Cult Classic: A Novel
- By Sloane Crosley
- 304 pp.
- Reviewed by Sarahlyn Bruck
- May 31, 2022
A woman is forced to reconsider past breakups in this genre-tweaking romp.
Author Sloane Crosley is probably most known for her bestselling humorous essay collections I Was Told There’d Be Cake and Look Alive Out There. She now brings that signature wit to her second novel, Cult Classic, a sci-fi-esque romcom that explores one woman’s attachment to past relationships as she contemplates the value of a present one.
Lola is the narrator at the center of the story. She’s a newly engaged New Yorker in her late 30s who is delightfully (and maddeningly) sassy and smart. Her sharp, hilarious perspective is the key strength of this 21st-century look at love.
The novel opens with Lola attending a dinner in Chinatown with several ex-colleagues, all of whom worked for the now-defunct journal Modern Psychology. The group includes Lola’s former editor, Clive, and her close friend/ex-coworker, Vadis. When Lola takes a break from the party and wanders across the street to buy cigarettes, she bumps into an old boyfriend. The following day, while meeting someone at the same restaurant, she runs into another ex. And then another.
Lola soon learns that what started out feeling like odd coincidences may not be. It turns out Clive is behind these reveals of Boyfriends Past. Since the journal closed, he’s become the wealthy leader of a New Age, cult-like startup called Golconda. And Vadis? She’s his disciple.
The encounters force Lola to come face-to-face with former flames in rapid succession and raise uneasy questions about her current relationship with fiancé Boots, an artist. When we meet him, he seems perfectly content with Lola and has no desire to learn about her past. For her part, Lola is fine with this:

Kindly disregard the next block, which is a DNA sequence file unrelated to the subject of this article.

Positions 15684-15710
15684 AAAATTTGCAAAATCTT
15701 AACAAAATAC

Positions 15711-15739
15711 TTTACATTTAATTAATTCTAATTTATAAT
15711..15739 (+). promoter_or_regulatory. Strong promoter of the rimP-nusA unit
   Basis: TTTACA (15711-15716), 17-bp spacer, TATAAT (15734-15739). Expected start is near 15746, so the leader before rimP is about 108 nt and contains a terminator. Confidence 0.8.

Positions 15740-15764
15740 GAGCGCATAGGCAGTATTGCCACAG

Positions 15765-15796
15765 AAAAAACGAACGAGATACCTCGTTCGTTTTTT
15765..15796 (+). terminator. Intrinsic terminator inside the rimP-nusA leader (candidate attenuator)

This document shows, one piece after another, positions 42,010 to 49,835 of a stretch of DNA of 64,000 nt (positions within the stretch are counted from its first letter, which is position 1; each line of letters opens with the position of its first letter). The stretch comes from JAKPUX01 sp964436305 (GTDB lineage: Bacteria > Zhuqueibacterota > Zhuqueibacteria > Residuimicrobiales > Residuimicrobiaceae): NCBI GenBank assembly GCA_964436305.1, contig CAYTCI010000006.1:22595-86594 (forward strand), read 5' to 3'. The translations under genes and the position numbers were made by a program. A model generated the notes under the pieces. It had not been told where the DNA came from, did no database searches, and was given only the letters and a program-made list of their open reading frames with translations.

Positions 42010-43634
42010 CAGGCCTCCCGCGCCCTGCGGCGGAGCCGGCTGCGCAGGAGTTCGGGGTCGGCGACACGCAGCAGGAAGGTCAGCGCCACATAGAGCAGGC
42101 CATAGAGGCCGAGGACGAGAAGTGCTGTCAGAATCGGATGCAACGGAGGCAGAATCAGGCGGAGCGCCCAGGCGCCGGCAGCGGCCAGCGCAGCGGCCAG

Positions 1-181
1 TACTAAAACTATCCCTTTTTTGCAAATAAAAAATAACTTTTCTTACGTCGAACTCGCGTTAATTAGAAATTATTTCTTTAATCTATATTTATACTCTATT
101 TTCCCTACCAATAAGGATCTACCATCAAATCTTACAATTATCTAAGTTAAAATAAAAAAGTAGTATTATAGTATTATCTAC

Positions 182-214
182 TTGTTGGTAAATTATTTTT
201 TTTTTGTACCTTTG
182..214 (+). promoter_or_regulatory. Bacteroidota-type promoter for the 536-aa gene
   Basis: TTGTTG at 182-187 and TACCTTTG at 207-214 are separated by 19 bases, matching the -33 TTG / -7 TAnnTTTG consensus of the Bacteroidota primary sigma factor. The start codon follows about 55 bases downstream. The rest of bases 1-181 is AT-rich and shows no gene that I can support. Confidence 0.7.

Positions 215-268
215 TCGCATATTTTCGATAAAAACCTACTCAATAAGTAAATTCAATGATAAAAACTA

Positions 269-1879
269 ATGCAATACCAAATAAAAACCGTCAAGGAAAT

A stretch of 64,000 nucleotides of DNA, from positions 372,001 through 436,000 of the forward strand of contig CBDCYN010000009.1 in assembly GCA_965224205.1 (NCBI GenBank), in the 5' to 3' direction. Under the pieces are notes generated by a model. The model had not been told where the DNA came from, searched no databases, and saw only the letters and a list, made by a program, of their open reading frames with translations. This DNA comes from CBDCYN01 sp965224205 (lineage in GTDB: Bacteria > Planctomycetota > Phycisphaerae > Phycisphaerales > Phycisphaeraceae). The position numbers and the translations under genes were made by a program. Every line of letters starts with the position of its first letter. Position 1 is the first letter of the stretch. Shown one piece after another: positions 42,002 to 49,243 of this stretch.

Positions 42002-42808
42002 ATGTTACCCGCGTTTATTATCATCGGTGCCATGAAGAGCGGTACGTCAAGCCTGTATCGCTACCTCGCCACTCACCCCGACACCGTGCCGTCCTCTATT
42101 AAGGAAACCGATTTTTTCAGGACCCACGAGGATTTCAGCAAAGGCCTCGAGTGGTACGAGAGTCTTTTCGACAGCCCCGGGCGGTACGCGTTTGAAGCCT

“Even if I did want to up and leave Boots, dating was not a taste I’d acquired. The older a woman got, the more diligent she had to become about not burdening men with the gory details of her past, lest she scare them off. That was the name of the game: Don’t Scare the Men.”
But when Boots leaves on a two-week trip to San Francisco, Lola suddenly has plenty of time to contemplate her bond with him — courtesy of Clive’s microscope. Unwittingly, she becomes the focus of a psychological experiment that threatens to unravel her understanding of her role in past breakups:
“My whole life, I’d been telling myself the story of every breakup so that I had more agency in it. Men do not like to entertain the idea that they have destroyed someone and so they tend to behave as if they haven’t. I granted them the delusion, forking it over without a fuss. Everyone wins.”
It’s here that Crosley’s book, initially presented as a smart, acerbic take on contemporary dating and mating, morphs into something far more nuanced. The author makes Lola’s experience wholly real and relatable but also unique. Throughout, the reader watches a woman evolve from somebody who believes she has a firm grasp on who she is into one who questions her own sanity.
Lola may have placed her past in a (literal) box, but when she’s confronted with it all over again (and again and again), she begins to examine her choices — including her decision to spend the rest of her life with Boots. Crosley perfectly illustrates the confusion and panic that come with making that momentous choice, while also commenting on the dubious value of today’s pervasive wellness culture.
I see Cult Classic as being in conversation with other works that blend humor and romance with light science fiction, such as the film “Eternal Sunshine of the Spotless Mind.” Readers who gravitate toward witty, unconventional love stories will enjoy it very much. I certainly did.